A persistent myth about breastfeeding is that it’s normal for it to hurt in the beginning. I often hear moms say they were told to ‘tough it out’ for the first six weeks. But if breastfeeding hurts, something is wrong.
Most painful breastfeeding scenarios start with improper positioning or latch. Sometimes all it takes is a small adjustment to mom’s or baby’s body for a huge amount of relief.
Check Your Positioning
Make sure you are holding your baby tummy-to-mummy, with no space between the two of you. Your baby’s head should be at breast level, and his body should wrap around yours. When you look down at your baby, you should see that his ear, shoulder and hip are nicely aligned, and that he doesn’t need to turn his head to latch. While baby’s hands do sometimes get in the way, allowing your baby to ‘hug the breast’ with hands on either side is sometimes useful for getting a nice close position with your baby.
Learn to Latch
With your baby’s head at breast level, align your nipple with baby’s nose, wait for baby to open wide and tip his head back slightly, then bring baby quickly to the breast. Baby’s chin can be buried in your breast, and his nose may be just touching. His lips should be flanged out, not puckered. If baby keeps letting go, or seems to be holding tight with his gums, be sure you have enough support under the breast so that gravity doesn’t pull it down out of baby’s mouth. You can do this with your hand, or with a rolled washcloth. If your baby’s cheeks are dimpled, you hear a clicking sound, or your nipple is misshapen after a feeding, it’s likely that your baby’s latch needs adjusting. Trying to get an asymmetric, deep latch as described above is the best solution.
Notice Your Nipples
For some moms, mild soreness is normal in the first week of feeding. Your body may simply need to get used to stretching in ways it hadn’t done before (especially every 2 hours!). If you develop broken skin or blisters on your nipples during this time, it may take a while for them to heal, even once positioning and latch are adjusted. You can use lanolin, coconut oil, or olive oil after feedings. Nurse on the least sore side first. Get help so that the damage isn’t prolonged.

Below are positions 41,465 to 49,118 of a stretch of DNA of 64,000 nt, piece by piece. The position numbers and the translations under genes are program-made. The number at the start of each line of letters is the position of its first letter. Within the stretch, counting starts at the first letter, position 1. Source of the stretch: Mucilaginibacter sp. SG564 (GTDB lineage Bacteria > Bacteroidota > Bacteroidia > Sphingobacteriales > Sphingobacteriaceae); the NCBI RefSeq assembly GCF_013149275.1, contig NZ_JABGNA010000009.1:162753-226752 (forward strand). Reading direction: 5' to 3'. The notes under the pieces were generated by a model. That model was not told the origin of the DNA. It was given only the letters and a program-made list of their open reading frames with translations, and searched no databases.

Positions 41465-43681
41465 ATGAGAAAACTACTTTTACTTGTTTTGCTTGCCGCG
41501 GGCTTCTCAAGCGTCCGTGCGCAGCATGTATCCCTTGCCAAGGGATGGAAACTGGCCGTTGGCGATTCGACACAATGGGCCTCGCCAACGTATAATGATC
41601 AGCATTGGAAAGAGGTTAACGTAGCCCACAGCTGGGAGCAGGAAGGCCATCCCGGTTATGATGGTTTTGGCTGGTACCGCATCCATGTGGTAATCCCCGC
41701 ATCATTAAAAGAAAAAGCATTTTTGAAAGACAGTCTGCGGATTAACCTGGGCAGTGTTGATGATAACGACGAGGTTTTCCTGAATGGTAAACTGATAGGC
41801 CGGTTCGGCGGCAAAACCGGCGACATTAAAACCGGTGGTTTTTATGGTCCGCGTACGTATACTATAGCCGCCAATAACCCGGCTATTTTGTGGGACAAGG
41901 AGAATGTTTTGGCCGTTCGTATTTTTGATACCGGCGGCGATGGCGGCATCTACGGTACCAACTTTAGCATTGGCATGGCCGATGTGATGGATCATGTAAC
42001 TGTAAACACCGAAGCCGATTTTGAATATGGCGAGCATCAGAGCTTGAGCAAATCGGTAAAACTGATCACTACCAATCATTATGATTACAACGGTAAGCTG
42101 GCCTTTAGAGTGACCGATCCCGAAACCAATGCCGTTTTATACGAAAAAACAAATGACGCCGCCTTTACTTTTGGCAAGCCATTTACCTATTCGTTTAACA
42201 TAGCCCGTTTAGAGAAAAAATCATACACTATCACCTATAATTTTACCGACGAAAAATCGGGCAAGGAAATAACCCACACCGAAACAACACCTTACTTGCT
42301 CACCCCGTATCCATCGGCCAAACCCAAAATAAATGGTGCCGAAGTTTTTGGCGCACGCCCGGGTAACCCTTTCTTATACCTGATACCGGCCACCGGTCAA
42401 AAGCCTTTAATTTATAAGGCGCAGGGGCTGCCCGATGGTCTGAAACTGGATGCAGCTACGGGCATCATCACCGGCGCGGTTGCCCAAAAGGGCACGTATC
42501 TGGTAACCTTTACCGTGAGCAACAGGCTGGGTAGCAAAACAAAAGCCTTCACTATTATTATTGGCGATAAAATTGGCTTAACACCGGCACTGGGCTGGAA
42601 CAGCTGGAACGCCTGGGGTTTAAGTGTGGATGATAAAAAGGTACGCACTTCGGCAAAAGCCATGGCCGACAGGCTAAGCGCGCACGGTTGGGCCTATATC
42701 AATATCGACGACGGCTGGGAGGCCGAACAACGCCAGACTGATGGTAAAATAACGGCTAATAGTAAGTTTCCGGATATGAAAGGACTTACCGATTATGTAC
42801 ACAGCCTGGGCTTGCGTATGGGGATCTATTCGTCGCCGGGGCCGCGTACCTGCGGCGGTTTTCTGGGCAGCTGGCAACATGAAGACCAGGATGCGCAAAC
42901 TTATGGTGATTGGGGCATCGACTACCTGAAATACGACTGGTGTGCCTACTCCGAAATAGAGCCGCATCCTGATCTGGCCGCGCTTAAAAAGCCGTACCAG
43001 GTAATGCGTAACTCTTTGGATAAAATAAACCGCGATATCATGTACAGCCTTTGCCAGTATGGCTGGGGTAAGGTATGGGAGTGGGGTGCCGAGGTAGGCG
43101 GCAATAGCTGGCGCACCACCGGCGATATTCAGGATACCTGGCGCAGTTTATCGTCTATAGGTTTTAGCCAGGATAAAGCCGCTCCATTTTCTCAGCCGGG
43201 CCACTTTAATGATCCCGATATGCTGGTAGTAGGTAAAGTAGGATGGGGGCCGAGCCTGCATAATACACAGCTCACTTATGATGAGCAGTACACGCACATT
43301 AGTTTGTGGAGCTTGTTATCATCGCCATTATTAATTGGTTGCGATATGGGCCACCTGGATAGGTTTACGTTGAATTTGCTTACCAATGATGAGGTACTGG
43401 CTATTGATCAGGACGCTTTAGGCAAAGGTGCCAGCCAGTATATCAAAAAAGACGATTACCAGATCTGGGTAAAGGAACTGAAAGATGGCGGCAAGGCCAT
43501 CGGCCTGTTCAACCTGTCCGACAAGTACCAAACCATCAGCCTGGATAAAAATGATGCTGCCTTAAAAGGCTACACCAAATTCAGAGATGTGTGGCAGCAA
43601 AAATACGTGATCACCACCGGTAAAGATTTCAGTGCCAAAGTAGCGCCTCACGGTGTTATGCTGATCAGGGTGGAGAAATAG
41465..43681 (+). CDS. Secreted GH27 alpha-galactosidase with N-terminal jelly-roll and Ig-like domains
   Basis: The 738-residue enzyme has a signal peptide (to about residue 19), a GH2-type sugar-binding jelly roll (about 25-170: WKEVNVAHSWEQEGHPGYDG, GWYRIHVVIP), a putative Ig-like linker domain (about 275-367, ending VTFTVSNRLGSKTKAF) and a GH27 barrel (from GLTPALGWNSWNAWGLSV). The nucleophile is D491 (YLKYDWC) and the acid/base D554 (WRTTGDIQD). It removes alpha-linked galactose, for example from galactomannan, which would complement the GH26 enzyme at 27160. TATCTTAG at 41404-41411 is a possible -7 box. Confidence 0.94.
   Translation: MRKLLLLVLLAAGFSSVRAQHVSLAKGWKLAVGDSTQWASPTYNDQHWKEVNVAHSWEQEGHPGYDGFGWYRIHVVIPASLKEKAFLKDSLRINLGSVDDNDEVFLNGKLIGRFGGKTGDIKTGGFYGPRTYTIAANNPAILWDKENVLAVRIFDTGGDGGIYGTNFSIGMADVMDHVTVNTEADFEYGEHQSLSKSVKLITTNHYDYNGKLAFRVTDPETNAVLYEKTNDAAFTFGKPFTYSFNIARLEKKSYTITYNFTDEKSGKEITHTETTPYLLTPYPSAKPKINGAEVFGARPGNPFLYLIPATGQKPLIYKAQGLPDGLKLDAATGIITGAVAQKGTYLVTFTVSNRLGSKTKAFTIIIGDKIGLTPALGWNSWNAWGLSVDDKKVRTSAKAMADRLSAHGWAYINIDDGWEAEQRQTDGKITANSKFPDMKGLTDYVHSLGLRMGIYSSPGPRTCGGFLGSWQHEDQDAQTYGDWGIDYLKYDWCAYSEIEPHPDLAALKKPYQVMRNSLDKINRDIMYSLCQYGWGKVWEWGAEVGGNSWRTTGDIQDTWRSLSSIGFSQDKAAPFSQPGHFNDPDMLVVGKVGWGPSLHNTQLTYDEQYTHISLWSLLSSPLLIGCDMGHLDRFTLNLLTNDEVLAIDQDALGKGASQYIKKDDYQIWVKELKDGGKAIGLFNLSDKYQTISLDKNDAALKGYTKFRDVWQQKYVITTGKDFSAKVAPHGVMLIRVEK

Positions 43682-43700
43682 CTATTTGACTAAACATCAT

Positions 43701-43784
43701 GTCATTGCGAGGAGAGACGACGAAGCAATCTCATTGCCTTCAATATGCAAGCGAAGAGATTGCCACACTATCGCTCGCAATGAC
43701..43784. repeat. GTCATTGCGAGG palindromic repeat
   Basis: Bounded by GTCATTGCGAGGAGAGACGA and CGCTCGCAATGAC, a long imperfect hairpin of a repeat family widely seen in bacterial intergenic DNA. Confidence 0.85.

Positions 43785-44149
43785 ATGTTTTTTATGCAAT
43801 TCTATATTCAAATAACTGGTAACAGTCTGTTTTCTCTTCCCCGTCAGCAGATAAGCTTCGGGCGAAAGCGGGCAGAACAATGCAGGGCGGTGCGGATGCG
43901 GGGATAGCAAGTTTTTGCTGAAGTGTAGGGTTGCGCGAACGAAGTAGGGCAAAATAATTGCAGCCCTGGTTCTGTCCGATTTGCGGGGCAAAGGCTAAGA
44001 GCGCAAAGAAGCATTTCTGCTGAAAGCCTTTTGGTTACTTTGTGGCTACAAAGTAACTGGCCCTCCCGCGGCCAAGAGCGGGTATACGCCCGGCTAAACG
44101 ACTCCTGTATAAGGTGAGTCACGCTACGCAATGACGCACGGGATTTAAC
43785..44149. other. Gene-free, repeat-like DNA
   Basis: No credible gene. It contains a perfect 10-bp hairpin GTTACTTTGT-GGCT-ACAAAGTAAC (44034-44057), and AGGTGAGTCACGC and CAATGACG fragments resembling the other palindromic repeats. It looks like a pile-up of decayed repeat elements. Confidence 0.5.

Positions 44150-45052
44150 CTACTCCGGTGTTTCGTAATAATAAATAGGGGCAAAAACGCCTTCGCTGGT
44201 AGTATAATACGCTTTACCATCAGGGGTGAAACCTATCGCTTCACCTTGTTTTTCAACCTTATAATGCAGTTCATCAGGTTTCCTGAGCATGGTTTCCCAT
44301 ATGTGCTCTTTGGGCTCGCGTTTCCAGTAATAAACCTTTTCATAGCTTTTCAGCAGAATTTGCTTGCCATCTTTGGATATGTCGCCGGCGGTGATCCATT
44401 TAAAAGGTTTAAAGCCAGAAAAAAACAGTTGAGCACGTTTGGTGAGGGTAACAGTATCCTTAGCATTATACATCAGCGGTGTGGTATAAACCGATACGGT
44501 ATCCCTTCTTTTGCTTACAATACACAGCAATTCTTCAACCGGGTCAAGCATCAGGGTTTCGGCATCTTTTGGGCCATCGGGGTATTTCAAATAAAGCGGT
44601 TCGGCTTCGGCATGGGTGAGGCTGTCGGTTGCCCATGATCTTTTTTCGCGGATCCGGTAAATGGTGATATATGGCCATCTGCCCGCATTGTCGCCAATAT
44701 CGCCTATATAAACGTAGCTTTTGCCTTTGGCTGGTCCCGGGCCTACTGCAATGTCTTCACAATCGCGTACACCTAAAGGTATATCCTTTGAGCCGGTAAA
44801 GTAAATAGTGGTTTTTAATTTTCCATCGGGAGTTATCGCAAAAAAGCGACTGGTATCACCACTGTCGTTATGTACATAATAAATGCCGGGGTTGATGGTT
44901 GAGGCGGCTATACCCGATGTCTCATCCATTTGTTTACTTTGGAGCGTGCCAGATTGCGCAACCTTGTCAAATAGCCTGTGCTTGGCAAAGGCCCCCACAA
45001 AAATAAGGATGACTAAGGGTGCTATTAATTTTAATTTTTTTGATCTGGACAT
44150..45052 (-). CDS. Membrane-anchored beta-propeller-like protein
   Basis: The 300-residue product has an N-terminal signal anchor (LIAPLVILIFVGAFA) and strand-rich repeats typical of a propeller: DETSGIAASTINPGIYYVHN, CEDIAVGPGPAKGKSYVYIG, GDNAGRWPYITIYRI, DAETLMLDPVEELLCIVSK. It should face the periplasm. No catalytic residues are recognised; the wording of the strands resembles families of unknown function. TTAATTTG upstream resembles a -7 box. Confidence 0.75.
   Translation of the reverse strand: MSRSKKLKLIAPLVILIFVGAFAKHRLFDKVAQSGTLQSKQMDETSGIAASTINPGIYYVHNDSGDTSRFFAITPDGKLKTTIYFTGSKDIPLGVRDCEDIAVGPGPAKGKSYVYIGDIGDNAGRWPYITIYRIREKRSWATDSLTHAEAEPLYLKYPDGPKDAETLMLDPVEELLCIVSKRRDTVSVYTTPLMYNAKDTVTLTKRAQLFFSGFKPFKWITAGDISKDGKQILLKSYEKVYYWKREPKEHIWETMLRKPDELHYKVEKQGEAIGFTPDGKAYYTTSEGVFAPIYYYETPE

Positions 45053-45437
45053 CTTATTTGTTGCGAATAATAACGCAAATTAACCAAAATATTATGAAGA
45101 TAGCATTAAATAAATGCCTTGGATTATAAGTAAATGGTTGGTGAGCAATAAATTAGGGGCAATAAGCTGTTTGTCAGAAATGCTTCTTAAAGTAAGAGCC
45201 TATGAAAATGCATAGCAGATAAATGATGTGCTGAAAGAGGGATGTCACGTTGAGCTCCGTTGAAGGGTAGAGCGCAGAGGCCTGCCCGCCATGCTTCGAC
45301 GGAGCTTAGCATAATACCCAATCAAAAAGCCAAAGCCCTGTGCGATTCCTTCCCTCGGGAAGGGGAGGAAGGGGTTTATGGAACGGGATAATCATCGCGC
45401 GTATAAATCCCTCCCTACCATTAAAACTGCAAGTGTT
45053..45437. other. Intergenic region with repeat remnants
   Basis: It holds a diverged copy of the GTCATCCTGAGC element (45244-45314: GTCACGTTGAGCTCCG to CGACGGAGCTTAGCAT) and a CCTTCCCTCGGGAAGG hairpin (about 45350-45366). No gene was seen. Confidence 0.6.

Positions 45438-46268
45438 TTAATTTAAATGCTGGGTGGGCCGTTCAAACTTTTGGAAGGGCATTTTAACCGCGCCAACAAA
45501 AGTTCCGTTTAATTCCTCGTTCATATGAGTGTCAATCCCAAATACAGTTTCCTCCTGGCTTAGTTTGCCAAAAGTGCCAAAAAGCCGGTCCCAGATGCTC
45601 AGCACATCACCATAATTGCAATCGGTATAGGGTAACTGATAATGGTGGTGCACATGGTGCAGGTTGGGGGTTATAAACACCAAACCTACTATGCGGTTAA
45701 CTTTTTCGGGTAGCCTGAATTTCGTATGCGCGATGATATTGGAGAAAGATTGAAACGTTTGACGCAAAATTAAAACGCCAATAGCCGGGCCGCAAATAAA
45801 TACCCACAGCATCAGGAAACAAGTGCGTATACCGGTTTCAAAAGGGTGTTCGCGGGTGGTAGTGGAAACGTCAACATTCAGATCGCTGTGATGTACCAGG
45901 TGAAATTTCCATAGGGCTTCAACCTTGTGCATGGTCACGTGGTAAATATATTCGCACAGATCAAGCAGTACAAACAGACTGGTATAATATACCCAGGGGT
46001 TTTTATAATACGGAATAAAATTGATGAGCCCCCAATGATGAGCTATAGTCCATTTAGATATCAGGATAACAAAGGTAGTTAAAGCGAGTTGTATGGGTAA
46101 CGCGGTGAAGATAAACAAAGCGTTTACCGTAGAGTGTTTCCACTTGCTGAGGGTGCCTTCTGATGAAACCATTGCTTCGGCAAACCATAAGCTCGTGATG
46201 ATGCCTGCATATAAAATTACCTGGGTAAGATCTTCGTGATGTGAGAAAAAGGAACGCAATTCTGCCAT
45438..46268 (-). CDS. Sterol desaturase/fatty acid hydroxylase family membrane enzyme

Could it be you baby?
Sometimes babies have oral anomalies such as tongue-tie, lip tie, cleft palate, bubble palate, etc. that makes breastfeeding painful for moms. Sometimes the solution is time and patience, and sometimes intervention is necessary. Working with your baby’s doctor and a knowledgeable breastfeeding professional can help you determine the best course of action for your family.
The best thing to do if you experience pain in the early days of breastfeeding is to have a feeding observed by a board-certified lactation consultant (IBCLC). She will be able to help adjust your positioning and your baby’s latch for increased comfort, and can help you solve any other issue that may be prolonging the pain you feel with feeding.
Breastfeeding shouldn’t hurt – if it does, don’t suffer through continued pain. Get help so you can enjoy a long, pain-free nursing relationship.
Written by Michelle, lactation consultant, Lamaze instructor, writer and editor, and mom to 4 busy kids
This information is not intended to replace the advice of a trained medical doctor. Health & Parenting Ltd disclaims any liability for the decisions you make based on this information, which is provided to you on a general information basis only and not as a substitute for personalized medical advice. All contents copyright © Health & Parenting Ltd 2017. All rights reserved.